In the name of the Father, and of the Son and of the Holy Spirit. Amen. Glory to Jesus Christ. Glory Forever. For those who came to vigil yesterday evening, we heard for the first time what might be called the theme song of Great Lent. If you were not there to hear it, perhaps the choir might sing it during communion. Today marks the opening of the book of the Lenten Triodion, which literally means the book of the three odes. It’s theme song also speaks of an opening:
Open to me the doors of repentance, O Life-giver, For my spirit rises early to pray towards thy holy temple. Bearing the temple of my body all defiled; But in Thy compassion, purify me by the loving kindness of Thy mercy.
In the name of the Father, and of the Son, and of the Holy Spirit. Amen. Beloved in the Lord, This sermon was not an easy one for me to write this week. This always happens to me as we approach the Doors of Repentance, Holy and Great Lent. I am filled with so many lofty ideas about what it would take to fix the world, but that isn’t the point, is it? Lent is an invitation to fix what’s inside of me, and I don’t know about you, but I would far rather be doing something else. But this morning’s Gospel insists that our hearts can be found wherever we find the things we most desire or treasure. And when those desires are fixed on worldly things and not on eternity, our hearts will be restless until they find their rest in God. Continue reading →
In the name of the Father, and of the Son, and of the Holy Spirit. Amen. Beloved in the Lord, “One Lord, one faith, and one Baptism,” has led us all to the, “… unity of faith and of the knowledge of the Son of God,” as it says in this morning’s epistle proscribed for the Sunday after Theophany, the Feast of Our Lord’s Baptism which we celebrated last Friday. Look around yourself this morning to behold the evidence of this unexpected unity. Because of Our Lord’s Baptism, He sanctifies human nature and makes possible a community of people from so many unexpected places. As St. Paul says in his first epistle to the Corinthians, “Brothers and sisters, think of what you were when you were called. Not many of you were wise by human standards; not many were influential; not many were of noble birth. But God chose the foolish things of the world to shame the wise; God chose the weak things of the world to shame the strong. God chose the lowly things of this world and the despised things—and the things that are not—to nullify the things that are, so that no one may boast before him.” (I Cor. 1:26-29) Which of these despised categories did we once belong before Baptism, separate from one another by the caste system of worldliness, and now look and behold, “How good and pleasant it is for brothers and sisters to dwell together in unity.” (Psalm 133:1) Continue reading →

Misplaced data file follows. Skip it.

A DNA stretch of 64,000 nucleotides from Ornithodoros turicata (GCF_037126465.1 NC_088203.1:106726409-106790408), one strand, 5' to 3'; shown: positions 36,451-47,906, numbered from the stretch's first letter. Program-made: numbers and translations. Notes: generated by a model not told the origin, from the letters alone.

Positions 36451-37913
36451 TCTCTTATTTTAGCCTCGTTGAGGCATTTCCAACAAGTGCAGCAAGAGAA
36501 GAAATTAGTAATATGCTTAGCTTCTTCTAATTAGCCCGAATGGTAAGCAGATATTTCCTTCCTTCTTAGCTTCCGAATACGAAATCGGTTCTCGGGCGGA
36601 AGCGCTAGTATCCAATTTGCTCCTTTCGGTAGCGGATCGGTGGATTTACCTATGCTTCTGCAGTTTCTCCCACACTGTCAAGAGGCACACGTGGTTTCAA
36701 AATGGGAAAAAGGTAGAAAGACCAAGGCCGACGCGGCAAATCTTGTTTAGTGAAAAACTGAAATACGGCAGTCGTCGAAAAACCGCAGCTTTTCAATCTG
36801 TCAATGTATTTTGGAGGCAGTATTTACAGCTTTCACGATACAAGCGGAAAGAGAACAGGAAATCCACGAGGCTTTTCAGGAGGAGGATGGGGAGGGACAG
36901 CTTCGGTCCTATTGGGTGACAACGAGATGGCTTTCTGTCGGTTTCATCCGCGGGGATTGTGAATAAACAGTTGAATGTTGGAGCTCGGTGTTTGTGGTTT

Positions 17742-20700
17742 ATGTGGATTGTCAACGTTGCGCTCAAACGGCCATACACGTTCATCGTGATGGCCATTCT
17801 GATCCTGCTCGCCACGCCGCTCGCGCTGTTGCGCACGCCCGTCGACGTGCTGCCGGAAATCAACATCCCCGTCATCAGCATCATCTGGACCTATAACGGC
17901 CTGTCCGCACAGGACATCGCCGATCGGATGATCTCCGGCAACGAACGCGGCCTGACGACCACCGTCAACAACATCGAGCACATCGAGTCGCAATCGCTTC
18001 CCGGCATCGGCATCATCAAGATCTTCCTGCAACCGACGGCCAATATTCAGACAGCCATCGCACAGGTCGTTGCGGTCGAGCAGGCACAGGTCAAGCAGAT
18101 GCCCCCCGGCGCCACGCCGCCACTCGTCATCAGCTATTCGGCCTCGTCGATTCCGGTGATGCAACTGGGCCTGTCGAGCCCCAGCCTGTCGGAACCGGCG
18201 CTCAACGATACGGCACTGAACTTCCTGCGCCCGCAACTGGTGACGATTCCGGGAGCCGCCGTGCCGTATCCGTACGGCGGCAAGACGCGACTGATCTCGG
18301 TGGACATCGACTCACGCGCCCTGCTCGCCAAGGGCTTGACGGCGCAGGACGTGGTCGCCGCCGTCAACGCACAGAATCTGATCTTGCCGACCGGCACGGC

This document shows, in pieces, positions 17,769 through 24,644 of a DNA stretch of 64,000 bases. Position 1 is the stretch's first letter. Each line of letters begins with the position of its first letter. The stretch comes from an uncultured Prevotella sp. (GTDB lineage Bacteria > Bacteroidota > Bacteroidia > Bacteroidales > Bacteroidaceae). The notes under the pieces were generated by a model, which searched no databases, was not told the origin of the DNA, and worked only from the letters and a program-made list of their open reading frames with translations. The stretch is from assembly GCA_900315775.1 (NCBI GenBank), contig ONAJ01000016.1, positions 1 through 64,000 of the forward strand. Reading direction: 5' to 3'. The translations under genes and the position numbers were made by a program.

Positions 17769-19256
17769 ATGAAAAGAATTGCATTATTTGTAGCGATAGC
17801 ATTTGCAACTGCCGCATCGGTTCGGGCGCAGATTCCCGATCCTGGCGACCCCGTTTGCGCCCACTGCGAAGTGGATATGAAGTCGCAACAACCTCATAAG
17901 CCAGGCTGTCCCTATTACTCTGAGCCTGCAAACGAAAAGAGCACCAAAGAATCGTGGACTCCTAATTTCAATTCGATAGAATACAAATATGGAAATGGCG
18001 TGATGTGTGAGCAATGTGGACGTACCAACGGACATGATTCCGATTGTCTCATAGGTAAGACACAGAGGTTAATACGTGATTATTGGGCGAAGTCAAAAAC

Heard the Hymn of Cassiani last night in church and today on a wonderful youtube mix. What a profound expression of repentance and grace. May he who rose from the dead, Christ our True God, grant us the same grace, mercy, and forgiveness as we near the day of his most glorious resurrection from the dead:
Monday, November 15/28, 2016
First Day of the Nativity Fast
Commencement of Advent in the Orthodox Church
It has been a New Year’s resolution of my oldest daughter since she saw her first show three years ago: To act and sing in a production of New Life Fine Arts out of Concord, MA. What she saw in Ebezener Scrooge: A Christmas Carol sparked her imagination while deepening her understanding of this literary character’s repentance. Now that three of us have been blessed to be chosen as cast members in this year’s production, it has allowed us an even more intimate acquaintance with NLFA’s uniquely spiritual approach to musical theatre. Continue reading →